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AI looks North: Bridging Canada’s corporate artificial intelligence gap

For Canadian industries to capture the enormous benefits that artificial intelligence offers, Canadian executives must make dramatic shifts in their mindsets, strategies, and execution plans.

SwissCognitiveFrom high tech to retail, from mining to transportation, artificial intelligenceArtificial Intelligence knows many different definitions, but in general it can be defined as a machine completing complex tasks intelligently, meaning that it mirrors human intelligence and evolves with time. () is fast becoming one of the most promising forms of digital disruption. Early adopters are seeing real benefits that range from reducing operational costs by streamlining processes to building lucrative new -based businesses. And fast-followers are developing strategies to leverage opportunities while guarding against -driven competition from non-traditional sources.

Industry leaders are beginning to envision a future shaped by . The insurance sector is starting to think about how -guided autonomous vehicles will impact auto insurance as the number of accidents and private ownership declines. Forward-thinking retail companies are beginning to envision a time when ’s predictive capabilities—fed by a torrent of consumer data—will become so accurate that products can be shipped before customers order them. Tomorrow’s leaders in the financial industry are preparing for an environment in which few products will be standardized, and offerings will be calibrated to individual needs, guided by -informed customer profiles.

These changes are coming, and all companies should be preparing themselves.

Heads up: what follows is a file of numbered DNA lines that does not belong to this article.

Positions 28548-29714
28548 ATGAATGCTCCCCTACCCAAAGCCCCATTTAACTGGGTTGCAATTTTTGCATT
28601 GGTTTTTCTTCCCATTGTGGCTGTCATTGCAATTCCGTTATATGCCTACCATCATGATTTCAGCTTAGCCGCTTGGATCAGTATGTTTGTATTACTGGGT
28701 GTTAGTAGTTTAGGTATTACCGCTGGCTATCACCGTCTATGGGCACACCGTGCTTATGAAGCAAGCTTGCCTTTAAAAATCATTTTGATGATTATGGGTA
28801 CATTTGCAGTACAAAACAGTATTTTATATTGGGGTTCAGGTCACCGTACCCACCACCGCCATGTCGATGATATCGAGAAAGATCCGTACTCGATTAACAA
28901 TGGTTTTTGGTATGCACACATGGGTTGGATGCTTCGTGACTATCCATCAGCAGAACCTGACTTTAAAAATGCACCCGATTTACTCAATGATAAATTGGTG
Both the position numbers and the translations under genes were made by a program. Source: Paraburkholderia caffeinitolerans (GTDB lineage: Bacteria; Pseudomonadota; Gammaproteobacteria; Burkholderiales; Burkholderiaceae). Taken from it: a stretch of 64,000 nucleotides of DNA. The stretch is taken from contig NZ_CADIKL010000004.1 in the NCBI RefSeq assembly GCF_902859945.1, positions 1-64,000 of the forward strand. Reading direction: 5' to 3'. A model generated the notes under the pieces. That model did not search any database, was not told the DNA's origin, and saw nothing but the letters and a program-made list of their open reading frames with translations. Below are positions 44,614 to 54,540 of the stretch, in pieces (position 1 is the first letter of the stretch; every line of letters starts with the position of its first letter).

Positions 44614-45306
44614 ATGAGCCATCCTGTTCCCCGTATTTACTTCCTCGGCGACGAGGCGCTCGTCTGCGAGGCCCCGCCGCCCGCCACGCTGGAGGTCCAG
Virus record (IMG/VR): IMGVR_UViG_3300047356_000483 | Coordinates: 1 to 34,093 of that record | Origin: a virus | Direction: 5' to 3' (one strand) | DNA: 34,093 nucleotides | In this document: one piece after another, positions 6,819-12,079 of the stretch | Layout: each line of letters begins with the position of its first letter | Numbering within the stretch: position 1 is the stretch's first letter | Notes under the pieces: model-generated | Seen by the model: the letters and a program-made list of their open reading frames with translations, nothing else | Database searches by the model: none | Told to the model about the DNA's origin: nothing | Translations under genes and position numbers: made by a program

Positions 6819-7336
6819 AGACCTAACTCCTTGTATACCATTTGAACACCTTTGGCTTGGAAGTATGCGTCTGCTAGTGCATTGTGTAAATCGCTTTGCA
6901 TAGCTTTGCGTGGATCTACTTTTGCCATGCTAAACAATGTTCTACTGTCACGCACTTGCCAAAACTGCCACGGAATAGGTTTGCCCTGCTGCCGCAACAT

In Canada, which pioneered many foundational advances in research and possesses a rich talent base, the question confronting businesses is whether they can reap benefits commensurate with the nation’s historic academic leadership. Right now, big players such as Google, Facebook, and Microsoft are coming to Canada to leverage its deep talent pool. But will Canada’s pioneering history translate into accelerated technology advances in its own businesses?

To find out, McKinsey & Company surveyed 120 leading Canadian executives and interviewed 31 business leaders in depth. We found an encouraging amount of enthusiasm for —and a willingness to take even bolder actions to search for value. We uncovered valuable lessons from Canadian leaders that can be applied to other businesses that are struggling or have yet to embrace . However, we also found notable gaps in business leaders understanding of ’s potential, and its impact on the value chain, which has manifested itself in a paucity of truly impactful initiatives. If Canada cannot mobilize aggressively to tap its wealth and talent, others will—and Canadian businesses will risk finding themselves at an enduring competitive disadvantage.

The report distills our findings and anecdotes into a series of targeted recommendations tailored to Canadian business leaders.

In Canada, which pioneered many foundational advances in research and possesses a rich talent base, the question confronting businesses is whether they can reap benefits commensurate with the nation’s historic academic leadership. Right now, big players such as Google, Facebook, and Microsoft are coming to Canada to leverage its deep talent pool. But will Canada’s pioneering history translate into accelerated technology advances in its own businesses?

Our research uncovered three key gaps between Canada’s aspirations and activities:

  • Strategy does not match expected impact. Although 89 percent of Canadian business leaders believe will create major, positive change within three to five years, only 34 percent have transformed their longer-term corporate strategies to position themselves appropriately to seize ’s potential benefits.
  • The basics of are not widely understood. Although 82 percent of survey respondents reported they currently use or invest in sophisticated applications—, reinforcement , neural networks—interviews revealed current use cases focus nearly entirely on traditional analytics—dashboards and statistics-based analysis.
  • Current applications are not transformative. Most businesses that are currently exploring ’s benefits often focus on a small number of non-core use cases. However, transformative, value-chain targeting experiments are often underutilized.

While these responses align with early stage maturity, Canadian business leaders need to accelerate their efforts to fully participate in this next digital revolution. […]

  1. Dalith Steiger

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